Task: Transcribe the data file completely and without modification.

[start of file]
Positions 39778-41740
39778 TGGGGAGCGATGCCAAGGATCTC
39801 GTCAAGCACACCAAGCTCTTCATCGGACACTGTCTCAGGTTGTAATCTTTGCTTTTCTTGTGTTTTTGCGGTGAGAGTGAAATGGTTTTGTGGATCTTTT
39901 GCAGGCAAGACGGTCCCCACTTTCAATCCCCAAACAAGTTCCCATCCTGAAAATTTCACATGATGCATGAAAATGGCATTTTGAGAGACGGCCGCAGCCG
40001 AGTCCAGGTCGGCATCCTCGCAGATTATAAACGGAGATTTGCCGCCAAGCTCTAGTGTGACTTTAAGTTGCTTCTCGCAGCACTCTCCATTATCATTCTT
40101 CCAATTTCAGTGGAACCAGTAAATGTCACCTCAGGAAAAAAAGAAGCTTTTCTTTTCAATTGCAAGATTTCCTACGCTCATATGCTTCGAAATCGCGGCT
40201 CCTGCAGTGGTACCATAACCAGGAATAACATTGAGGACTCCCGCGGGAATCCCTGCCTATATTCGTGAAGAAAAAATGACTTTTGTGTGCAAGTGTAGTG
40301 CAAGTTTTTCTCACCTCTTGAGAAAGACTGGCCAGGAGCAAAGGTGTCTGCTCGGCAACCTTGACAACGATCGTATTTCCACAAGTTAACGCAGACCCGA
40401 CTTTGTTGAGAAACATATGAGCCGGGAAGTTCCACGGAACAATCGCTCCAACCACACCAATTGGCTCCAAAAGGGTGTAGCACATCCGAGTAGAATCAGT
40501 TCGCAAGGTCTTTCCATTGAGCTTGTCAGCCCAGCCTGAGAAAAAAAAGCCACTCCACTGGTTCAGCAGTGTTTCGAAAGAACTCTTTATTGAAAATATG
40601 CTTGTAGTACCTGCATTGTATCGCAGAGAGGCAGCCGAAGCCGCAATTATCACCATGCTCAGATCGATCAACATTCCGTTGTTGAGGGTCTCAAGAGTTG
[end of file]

Positions 39778-41740
39778 TGGGGAGCGATGCCAAGGATCTC
39801 GTCAAGCACACCAAGCTCTTCATCGGACACTGTCTCAGGTTGTAATCTTTGCTTTTCTTGTGTTTTTGCGGTGAGAGTGAAATGGTTTTGTGGATCTTTT
39901 GCAGGCAAGACGGTCCCCACTTTCAATCCCCAAACAAGTTCCCATCCTGAAAATTTCACATGATGCATGAAAATGGCATTTTGAGAGACGGCCGCAGCCG
40001 AGTCCAGGTCGGCATCCTCGCAGATTATAAACGGAGATTTGCCGCCAAGCTCTAGTGTGACTTTAAGTTGCTTCTCGCAGCACTCTCCATTATCATTCTT
40101 CCAATTTCAGTGGAACCAGTAAATGTCACCTCAGGAAAAAAAGAAGCTTTTCTTTTCAATTGCAAGATTTCCTACGCTCATATGCTTCGAAATCGCGGCT
40201 CCTGCAGTGGTACCATAACCAGGAATAACATTGAGGACTCCCGCGGGAATCCCTGCCTATATTCGTGAAGAAAAAATGACTTTTGTGTGCAAGTGTAGTG
40301 CAAGTTTTTCTCACCTCTTGAGAAAGACTGGCCAGGAGCAAAGGTGTCTGCTCGGCAACCTTGACAACGATCGTATTTCCACAAGTTAACGCAGACCCGA
40401 CTTTGTTGAGAAACATATGAGCCGGGAAGTTCCACGGAACAATCGCTCCAACCACACCAATTGGCTCCAAAAGGGTGTAGCACATCCGAGTAGAATCAGT
40501 TCGCAAGGTCTTTCCATTGAGCTTGTCAGCCCAGCCTGAGAAAAAAAAGCCACTCCACTGGTTCAGCAGTGTTTCGAAAGAACTCTTTATTGAAAATATG
40601 CTTGTAGTACCTGCATTGTATCGCAGAGAGGCAGCCGAAGCCGCAATTATCACCATGCTCAGATCGATCAACATTCCGTTGTTGAGGGTCTCAAGAGTTG